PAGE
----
By focusing first upon Asterius's critique of the festival of Kalends, I will outline how Asterius perceived the failure of Hellenistic religion and society.
Like Gregory of Nazianzus's "supercessionist" view of paideia as belonging now to Christians, Asterius looked toward a future where the traditional civic institutions (such as festivals) and virtues would henceforth be transformed by Christianity as exemplified by martyrs.
In his introduction to a homily attacking the New Year's festival of Kalends, Asterius proposed two criteria for a public festival: it must have a clear object and it must grant everyone a share of the enjoyment (Against Kalends, 2.
Asterius opposed the disorderly and materialistic behavior that the festival encouraged, but not its shadowy pagan heritage.
Finally in addition to the melancholy of forced expenditures and the disorder of money-grubbing, Asterius observes a general collapse of virtue.
It is in the realm of virtue that Asterius and other Christian leaders found much to desire of the remaining non-Christian festivals in their society, especially among eastern Christian leaders who were little concerned with traditional Greek religion, or passed it off as mere superstition.
Asterius joined other Christian leaders who were actively seeking to reform both what was celebrated and for what purpose it was to be celebrated.
In contrast to the critique on Kalends, Asterius could point toward the clear and noble purpose of martyrs' festivals.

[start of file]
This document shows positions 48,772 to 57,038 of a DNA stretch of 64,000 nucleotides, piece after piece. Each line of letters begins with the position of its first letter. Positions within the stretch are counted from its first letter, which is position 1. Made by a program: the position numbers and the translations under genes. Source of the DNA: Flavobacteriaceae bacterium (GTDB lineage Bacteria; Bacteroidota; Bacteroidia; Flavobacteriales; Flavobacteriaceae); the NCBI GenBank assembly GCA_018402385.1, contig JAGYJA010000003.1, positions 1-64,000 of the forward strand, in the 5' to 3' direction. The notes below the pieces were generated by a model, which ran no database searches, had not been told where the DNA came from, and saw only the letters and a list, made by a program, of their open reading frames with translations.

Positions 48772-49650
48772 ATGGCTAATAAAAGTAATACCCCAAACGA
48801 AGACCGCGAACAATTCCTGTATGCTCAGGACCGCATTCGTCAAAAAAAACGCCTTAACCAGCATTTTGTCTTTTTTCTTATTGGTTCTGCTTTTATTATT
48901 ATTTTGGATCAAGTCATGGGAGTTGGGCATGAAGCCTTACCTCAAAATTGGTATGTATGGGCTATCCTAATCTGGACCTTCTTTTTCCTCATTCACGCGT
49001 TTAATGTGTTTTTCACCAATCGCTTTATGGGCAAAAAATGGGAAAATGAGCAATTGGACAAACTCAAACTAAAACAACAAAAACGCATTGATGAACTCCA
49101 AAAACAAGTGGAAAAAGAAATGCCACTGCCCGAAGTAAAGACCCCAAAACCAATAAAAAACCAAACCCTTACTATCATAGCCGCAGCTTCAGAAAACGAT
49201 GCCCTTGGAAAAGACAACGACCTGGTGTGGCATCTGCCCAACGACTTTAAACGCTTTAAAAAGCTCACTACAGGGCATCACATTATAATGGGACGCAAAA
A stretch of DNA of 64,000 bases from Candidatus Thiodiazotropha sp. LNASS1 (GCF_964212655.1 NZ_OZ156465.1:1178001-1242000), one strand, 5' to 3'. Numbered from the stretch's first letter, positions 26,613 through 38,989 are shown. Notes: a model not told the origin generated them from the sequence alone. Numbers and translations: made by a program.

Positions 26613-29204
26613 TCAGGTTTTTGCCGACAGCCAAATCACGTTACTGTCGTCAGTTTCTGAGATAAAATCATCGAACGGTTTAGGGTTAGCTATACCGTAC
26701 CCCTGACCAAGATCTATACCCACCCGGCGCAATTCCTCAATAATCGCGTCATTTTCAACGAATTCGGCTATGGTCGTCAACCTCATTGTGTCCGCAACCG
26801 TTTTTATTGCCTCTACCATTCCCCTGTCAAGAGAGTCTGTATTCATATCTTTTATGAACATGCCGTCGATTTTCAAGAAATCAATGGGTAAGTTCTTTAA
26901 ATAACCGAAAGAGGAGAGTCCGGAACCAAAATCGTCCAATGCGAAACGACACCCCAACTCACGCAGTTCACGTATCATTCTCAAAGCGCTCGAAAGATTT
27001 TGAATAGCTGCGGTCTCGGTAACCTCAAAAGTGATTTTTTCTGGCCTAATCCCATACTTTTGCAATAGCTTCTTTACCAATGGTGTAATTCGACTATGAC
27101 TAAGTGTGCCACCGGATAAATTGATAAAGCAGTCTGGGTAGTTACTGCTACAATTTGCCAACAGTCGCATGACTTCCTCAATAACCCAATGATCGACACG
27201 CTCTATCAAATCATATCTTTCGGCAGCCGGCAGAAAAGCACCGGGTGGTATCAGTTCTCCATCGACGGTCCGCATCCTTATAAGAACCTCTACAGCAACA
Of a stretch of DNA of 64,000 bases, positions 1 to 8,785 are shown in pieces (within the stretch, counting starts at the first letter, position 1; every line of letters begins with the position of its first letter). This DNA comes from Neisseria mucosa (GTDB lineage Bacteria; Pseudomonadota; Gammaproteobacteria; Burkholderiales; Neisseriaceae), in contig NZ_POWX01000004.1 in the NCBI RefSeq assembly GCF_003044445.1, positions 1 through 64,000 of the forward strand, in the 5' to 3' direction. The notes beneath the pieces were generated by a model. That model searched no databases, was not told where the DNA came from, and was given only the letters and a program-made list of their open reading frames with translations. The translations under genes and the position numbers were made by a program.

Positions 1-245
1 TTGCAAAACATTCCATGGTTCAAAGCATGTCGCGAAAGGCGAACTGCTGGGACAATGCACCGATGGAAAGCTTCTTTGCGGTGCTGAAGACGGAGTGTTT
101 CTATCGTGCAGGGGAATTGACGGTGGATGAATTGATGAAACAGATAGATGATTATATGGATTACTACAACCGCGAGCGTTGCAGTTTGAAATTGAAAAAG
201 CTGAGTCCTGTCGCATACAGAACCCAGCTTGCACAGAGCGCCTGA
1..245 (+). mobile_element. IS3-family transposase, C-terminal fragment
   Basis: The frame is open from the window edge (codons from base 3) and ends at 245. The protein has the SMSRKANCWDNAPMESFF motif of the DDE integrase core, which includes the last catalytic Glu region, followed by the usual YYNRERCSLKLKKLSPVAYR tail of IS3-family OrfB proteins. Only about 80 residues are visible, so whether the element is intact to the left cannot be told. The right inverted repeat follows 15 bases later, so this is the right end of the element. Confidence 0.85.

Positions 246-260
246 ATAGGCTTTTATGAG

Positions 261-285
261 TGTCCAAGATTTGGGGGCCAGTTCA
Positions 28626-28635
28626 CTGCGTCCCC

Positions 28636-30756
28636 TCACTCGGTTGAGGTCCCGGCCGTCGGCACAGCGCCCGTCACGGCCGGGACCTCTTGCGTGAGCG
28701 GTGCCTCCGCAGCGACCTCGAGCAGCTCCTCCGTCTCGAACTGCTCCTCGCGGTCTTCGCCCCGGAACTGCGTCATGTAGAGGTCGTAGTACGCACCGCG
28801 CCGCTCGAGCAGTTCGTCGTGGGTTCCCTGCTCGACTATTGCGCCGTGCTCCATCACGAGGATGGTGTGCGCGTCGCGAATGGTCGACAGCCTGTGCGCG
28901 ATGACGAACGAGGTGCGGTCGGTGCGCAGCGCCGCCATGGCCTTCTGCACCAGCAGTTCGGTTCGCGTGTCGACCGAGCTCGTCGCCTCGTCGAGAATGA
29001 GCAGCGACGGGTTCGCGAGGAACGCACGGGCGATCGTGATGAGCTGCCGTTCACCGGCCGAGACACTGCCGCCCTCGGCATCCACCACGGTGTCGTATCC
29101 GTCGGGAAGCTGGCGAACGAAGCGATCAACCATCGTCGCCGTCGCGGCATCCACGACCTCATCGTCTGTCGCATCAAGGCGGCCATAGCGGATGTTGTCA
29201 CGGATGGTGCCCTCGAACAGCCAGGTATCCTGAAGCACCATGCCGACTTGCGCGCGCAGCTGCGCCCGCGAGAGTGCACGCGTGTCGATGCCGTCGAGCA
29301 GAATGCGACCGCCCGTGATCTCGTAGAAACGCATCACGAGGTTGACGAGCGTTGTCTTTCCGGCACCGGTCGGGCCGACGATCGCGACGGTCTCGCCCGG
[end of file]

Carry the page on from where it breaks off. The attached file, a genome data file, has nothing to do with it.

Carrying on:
Furthermore, the festivals have some claim to honored civic tradition since Asterius could speak of the Amaseian "fathers" who built fine buildings and established annual festivals in honor of martyrs.
Jahrbuch fur Liturgik und Hymnologie 13 (1968) 1-39; Auf der Maur, Die Osterhomilien des Asterius Sophistes; Sebastia Janeras, Le Vendredi-Saint dans la tradition liturgique byzantine: Structure et histoire de ses offices, Studia Anselmiana 99 (Rome: Benedictina, 1988) 264-70.
13) Egon Wellesz, "Melito's Homily on the Passion: An Investigation into the Sources of Byzantine Hymnography," Journal of Theological Studies 44 (1943) 41-48; Eric Werner, "Melito of Sardis, the First Poet of Deicide," Hebrew Union College Annual 37 (1966) 191-210; Auf der Maur, Osterhomilien des Asterius Sophistes 142; Schutz, "Was habe ich dir getan" 1, 2, 38; Janeras, Vendredi-Saint 264-70.
In the process of rehabilitating the reputed heretic, Lienhard examines Marcellus s theology as found in his primary work, the Contra Asterium, and then as found in the writings of his contemporary opponents (Eusebius of Caesarea, Eusebius of Nicomedia, Paulinus of Tyre, Narcissus of Neronias and Asterius